You will never hear me complain about a lens that is just too sharp, or a photo that is just too high in image quality. So when the full frame Canon EOS 1D X was released, I immediately thought that the greatest benefit of this camera is going to be the super-boost in Image Quality. It did not disappoint.
After taking it out into the field, I was anxious to see if the EOS 1D X files were in-fact cleaner with higher dynamic range. To my delight, they were. I recovered highlights and shadows with such ease. Much better than I previously did with the EOS 1D Mark IV. There was also improvement in my High ISO files. At ISO 3200 my files looked similar to the 1D Mark IV ISO 1600 - tremendous when shooting in low light.
Reviewing my images from ISO 400 through 6,400, I found virtually no noise up to ISO 1,600. Basically, images using ISO 1,600 to 6,400 are surprisingly smooth and detailed, and barely require noise reduction post-processing when properly exposed. When needed, I used Lightroom noise reduction algorithms to remove any noise and was quite pleased with the high ISO results.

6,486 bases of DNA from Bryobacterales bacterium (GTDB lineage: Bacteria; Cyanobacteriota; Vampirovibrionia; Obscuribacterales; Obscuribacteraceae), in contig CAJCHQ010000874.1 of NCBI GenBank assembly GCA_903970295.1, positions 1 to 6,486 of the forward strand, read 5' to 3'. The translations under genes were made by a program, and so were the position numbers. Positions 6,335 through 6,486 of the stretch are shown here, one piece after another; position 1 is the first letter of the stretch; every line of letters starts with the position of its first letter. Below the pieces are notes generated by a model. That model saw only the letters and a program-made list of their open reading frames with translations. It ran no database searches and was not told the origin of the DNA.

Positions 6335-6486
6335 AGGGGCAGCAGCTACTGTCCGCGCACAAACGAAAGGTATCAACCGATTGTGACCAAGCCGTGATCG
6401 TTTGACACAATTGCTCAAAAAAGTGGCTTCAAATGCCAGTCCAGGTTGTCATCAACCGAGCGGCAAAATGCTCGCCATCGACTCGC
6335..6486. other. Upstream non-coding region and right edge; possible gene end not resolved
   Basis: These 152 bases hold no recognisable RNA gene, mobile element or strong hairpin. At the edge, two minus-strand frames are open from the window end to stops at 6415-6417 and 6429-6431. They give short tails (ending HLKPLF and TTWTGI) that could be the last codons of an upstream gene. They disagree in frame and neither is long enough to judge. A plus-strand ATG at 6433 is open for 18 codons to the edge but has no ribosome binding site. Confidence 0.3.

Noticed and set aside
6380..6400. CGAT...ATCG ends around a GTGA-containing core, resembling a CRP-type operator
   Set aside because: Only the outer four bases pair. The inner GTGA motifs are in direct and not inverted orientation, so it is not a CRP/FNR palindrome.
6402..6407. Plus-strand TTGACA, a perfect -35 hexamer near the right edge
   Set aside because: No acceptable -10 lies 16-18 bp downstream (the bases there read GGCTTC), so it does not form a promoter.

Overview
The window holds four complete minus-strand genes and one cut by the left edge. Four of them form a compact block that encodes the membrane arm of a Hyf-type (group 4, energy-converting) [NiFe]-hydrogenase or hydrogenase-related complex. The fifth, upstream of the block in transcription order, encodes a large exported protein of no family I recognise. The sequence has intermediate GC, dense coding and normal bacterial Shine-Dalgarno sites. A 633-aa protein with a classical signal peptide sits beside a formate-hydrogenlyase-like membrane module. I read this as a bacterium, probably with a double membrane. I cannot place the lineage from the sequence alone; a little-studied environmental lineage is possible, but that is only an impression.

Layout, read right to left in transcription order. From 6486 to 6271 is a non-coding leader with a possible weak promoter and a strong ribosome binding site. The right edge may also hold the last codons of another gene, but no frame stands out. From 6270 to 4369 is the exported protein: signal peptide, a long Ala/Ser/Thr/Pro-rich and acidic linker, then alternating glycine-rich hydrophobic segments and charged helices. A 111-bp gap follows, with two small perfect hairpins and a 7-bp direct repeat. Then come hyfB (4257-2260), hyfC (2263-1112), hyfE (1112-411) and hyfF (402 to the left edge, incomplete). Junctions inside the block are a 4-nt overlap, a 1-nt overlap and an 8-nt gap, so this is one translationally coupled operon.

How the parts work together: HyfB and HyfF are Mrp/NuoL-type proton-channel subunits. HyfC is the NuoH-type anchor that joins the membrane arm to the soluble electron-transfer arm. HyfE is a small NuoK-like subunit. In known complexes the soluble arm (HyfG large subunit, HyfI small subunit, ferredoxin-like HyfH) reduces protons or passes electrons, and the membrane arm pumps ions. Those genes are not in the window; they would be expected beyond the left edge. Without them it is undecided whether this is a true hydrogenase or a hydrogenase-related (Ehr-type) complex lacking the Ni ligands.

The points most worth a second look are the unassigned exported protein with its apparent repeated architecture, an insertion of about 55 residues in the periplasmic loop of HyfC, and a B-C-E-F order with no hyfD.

High ISO Tests
Canon says that the 1D X high ISO files are 2-stops cleaner than the EOS 1D Mark IV. After inspecting my own RAW files, I just could not see it. This leads me to believe that big improvements are not coming from the sensor itself.
I did see noticeable improvement in the entire ISO range, even base ISO. In fact, it was the best I've ever seen from Canon.
If you shoot JPEGs and don't crop your files much, you can definitely take advantage of the in-camera noise reduction and see the 2-stop difference.